In some cases, it’s all in how the question is asked. (Because of methodology, several eye-catching surveys have since been discredited.)
But physicians’ mounting frustration is a very real problem, one that gets to the heart of how health care is delivered and paid for. Is the Affordable Care Act helping or hurting? The evidence is mixed.
Doctors’ Thoughts on Medicare: Not as Dire as Originally Reported
The Wall Street Journal last month portrayed physician unhappiness with Medicare as a burning issue, with a cover story that detailed why many more doctors are opting out of the program.
And yes, the number of doctors saying no to Medicare has proportionately risen quite a bit — from 3,700 doctors in 2009 to 9,539 in 2012. (And in some cases, Obamacare has been a convenient scapegoat.)
But that’s only part of the story.
What the Journal didn’t report is that, per CMS, the number of physicians who agreed to accept Medicare patients continues to grow year-over-year, from 705,568 in 2012 to 735,041 in 2013.
For Medicare, this has been a summer of good and bad news. On one hand, the program’s costs continue to rise remarkably slowly. So far this fiscal year, they have gone up by only 2.7 percent in nominal terms, the Congressional Budget Office reports.
On the other hand, opposition to the Independent Payment Advisory Board — created as part of the Affordable Care Act — continues to mount. And opponents continue to mischaracterize the whole point of the board.
What they seem not to understand is that the board is needed mostly so that that Medicare can continue to encourage slower growth in costs.
One reason costs have been rising so slowly is that systems for paying hospitals and doctors are changing. We’re moving away from the old fee-for-service plan and toward paying for value in health care — and we’re making the shift more rapidly than expected.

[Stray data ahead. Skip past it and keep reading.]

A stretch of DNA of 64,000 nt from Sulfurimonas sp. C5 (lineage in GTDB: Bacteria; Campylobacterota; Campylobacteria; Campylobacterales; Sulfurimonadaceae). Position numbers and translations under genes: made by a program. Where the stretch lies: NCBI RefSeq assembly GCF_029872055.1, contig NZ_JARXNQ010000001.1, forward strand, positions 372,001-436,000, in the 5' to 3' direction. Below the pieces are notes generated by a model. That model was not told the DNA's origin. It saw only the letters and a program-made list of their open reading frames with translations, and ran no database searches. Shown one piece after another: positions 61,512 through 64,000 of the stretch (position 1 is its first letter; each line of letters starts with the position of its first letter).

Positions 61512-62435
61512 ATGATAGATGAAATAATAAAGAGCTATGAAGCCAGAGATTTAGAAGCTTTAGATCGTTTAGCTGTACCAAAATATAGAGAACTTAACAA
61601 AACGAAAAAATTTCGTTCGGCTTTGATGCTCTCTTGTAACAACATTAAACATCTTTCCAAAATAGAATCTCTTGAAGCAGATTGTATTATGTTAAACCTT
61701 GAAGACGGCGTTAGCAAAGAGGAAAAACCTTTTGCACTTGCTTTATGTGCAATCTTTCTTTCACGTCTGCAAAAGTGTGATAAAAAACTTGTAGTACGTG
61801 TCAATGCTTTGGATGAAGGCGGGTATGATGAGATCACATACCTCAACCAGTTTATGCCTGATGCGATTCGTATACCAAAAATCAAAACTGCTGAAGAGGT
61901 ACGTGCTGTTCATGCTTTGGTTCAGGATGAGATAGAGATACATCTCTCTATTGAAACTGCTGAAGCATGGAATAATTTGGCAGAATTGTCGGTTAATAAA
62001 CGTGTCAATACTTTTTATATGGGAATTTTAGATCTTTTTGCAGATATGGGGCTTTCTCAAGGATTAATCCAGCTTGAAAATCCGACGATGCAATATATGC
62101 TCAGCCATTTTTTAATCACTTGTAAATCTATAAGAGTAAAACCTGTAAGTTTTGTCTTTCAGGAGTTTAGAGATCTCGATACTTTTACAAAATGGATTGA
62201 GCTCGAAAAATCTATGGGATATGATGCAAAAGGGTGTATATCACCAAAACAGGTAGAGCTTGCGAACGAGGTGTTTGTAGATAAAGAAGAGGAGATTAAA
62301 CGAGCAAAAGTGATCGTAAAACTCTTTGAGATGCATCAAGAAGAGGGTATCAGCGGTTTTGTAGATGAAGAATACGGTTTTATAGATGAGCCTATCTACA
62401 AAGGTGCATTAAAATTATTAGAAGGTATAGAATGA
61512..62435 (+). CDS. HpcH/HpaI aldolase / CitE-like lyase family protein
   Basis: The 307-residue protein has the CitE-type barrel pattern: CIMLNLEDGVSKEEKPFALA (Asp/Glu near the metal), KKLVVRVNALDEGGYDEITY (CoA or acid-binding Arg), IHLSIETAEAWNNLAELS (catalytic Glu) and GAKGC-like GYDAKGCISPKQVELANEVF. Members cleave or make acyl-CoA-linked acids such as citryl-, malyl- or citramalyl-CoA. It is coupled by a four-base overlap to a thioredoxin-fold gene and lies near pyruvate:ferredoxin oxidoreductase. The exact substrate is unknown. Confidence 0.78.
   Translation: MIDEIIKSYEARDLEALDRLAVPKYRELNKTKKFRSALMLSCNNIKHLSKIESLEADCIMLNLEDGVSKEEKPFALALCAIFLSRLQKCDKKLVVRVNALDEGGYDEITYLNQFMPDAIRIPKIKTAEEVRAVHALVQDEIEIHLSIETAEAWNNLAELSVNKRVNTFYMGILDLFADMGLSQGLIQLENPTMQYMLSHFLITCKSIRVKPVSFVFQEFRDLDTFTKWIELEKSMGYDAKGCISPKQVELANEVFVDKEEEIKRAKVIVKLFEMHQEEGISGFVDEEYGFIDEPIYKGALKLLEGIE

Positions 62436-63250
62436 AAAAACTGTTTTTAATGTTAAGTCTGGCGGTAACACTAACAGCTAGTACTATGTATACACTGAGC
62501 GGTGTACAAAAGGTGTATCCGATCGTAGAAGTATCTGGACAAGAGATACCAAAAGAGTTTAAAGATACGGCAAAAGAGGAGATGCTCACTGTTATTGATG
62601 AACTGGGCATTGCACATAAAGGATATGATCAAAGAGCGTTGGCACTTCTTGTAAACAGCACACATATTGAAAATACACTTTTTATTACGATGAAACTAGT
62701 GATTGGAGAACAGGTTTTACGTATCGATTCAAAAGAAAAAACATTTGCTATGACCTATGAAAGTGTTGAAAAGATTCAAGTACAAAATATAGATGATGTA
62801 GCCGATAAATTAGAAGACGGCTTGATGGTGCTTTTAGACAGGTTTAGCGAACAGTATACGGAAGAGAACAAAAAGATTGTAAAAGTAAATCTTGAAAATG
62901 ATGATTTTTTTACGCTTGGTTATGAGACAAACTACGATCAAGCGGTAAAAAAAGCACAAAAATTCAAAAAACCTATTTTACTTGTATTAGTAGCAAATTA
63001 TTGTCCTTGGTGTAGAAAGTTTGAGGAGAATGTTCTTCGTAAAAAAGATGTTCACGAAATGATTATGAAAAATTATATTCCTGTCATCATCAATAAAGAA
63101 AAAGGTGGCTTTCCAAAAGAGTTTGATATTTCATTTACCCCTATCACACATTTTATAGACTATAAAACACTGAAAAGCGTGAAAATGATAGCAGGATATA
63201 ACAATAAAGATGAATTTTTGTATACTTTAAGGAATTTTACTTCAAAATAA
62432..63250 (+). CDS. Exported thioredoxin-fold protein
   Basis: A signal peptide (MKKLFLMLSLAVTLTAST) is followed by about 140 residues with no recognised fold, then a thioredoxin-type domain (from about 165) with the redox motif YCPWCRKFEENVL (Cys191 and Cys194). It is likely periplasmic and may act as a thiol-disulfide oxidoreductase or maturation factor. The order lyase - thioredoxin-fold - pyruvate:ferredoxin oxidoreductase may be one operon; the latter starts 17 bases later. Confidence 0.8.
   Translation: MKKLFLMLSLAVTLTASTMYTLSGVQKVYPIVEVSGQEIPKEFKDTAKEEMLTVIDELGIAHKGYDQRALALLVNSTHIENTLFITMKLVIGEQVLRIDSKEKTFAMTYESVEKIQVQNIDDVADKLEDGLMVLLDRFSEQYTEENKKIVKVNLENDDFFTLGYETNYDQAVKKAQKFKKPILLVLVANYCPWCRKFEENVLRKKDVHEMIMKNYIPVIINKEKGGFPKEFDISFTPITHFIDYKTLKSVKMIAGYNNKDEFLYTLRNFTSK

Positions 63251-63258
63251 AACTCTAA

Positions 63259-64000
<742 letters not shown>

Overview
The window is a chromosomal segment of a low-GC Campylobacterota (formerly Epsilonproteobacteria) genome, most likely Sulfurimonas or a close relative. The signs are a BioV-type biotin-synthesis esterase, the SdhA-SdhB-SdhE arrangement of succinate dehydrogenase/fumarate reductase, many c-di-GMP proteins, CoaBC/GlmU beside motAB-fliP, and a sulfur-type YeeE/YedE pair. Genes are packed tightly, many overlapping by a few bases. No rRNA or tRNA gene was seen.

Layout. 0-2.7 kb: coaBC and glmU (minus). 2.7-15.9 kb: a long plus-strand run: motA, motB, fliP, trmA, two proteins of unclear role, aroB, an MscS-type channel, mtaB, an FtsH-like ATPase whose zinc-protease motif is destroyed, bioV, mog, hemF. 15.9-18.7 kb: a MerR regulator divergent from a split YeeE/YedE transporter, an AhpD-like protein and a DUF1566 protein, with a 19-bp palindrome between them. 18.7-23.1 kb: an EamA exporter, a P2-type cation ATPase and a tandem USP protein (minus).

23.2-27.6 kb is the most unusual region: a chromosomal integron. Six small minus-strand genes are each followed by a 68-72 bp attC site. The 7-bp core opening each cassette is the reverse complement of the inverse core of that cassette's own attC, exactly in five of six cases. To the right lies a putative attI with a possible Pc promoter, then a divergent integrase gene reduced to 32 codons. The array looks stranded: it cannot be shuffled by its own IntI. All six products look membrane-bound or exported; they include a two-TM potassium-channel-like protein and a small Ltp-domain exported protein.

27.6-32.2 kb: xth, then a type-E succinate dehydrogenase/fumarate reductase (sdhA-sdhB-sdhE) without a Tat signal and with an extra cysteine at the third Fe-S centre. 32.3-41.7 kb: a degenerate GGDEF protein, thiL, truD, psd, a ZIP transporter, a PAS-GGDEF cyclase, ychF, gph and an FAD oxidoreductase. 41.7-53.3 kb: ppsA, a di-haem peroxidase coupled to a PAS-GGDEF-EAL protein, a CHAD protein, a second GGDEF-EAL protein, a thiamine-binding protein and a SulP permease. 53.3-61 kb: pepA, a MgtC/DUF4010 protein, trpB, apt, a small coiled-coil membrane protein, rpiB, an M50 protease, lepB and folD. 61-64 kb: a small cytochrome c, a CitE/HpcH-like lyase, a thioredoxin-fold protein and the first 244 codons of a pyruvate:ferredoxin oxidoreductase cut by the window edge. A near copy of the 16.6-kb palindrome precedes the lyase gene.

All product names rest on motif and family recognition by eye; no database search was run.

Redesigning the payment system is a fundamentally different approach to containing costs. The old way was to simply slash the amounts that Medicare pays for services. And here is where the criticism of the Independent Payment Advisory Board becomes somewhat Orwellian.
The point of having such a board — and here I can perhaps speak with some authority, as I was present at the creation — is to create a process for tweaking our evolving payment system in response to incoming data and experience, a process that is more facile and dynamic than turning to Congress for legislation.
In particular, as Medicare experiments with accountable care organizations, bundled payments and other new strategies, the agency will inevitably need to make adjustments. Questions will come up, such as: How should the payments to doctors, hospitals and other providers be changed to reflect what is learned about the quality of care they provide? How much should the penalties or bonuses be? Is it better to have hospitals face all the costs associated with patient (as in an accountable care organization) or only the costs incurred during a specific episode of care (as in bundled payments)?
There are tens of thousands of policies in Medicare’s policy manual, which makes for stiff competition for the “Most Maddening” award. But my vote goes to the policy around “observation status,” which is crazy-making for patients, administrators, and physicians.